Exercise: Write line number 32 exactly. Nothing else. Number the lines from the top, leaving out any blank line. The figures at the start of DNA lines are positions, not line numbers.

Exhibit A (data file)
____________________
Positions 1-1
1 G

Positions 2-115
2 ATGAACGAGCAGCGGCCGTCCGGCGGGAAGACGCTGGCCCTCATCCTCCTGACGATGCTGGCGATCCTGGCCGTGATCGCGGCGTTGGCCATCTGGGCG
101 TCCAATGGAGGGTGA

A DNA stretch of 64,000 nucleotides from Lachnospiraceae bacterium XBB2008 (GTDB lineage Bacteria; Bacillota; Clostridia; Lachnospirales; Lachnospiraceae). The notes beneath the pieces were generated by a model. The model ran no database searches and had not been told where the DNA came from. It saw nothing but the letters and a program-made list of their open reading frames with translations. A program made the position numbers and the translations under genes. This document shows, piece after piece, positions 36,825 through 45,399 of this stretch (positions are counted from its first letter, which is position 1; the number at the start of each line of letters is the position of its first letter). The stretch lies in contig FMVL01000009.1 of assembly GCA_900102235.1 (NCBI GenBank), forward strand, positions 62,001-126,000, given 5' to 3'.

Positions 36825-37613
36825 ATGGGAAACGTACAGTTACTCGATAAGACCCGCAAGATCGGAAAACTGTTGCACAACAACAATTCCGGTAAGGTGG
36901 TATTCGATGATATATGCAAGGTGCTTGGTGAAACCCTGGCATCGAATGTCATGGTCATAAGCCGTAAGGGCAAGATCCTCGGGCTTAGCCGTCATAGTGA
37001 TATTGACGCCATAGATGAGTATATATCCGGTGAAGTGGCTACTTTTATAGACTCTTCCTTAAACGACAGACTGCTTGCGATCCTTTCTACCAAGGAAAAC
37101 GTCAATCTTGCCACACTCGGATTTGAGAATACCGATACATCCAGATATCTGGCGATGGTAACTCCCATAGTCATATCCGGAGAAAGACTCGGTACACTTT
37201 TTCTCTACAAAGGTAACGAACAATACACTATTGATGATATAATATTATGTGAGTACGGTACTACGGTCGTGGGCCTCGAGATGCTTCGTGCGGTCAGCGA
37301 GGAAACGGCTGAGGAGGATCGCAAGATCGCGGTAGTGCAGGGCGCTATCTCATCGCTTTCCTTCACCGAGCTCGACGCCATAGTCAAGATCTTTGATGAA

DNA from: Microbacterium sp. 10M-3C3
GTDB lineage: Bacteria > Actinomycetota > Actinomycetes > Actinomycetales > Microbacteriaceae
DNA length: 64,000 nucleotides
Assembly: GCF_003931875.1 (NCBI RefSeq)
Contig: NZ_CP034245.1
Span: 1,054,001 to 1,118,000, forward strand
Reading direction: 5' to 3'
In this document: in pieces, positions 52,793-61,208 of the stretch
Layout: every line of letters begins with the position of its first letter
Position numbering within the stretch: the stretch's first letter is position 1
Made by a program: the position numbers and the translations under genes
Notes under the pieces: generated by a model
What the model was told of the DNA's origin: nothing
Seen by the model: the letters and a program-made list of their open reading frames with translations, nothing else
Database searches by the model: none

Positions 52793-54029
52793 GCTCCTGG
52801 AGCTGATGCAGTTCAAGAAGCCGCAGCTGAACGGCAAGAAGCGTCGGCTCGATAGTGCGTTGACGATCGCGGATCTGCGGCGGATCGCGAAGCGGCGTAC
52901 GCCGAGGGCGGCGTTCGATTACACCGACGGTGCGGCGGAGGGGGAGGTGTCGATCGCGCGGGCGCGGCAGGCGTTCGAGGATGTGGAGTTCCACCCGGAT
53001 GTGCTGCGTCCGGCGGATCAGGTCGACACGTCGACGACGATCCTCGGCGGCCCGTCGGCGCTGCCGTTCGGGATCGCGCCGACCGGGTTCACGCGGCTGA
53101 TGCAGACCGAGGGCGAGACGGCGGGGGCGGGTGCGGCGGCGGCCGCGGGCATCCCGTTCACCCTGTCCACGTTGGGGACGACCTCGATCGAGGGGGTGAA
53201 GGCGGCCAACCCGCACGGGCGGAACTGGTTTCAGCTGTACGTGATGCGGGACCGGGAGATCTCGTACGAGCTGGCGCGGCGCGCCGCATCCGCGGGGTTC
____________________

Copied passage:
52901 GCCGAGGGCGGCGTTCGATTACACCGACGGTGCGGCGGAGGGGGAGGTGTCGATCGCGCGGGCGCGGCAGGCGTTCGAGGATGTGGAGTTCCACCCGGAT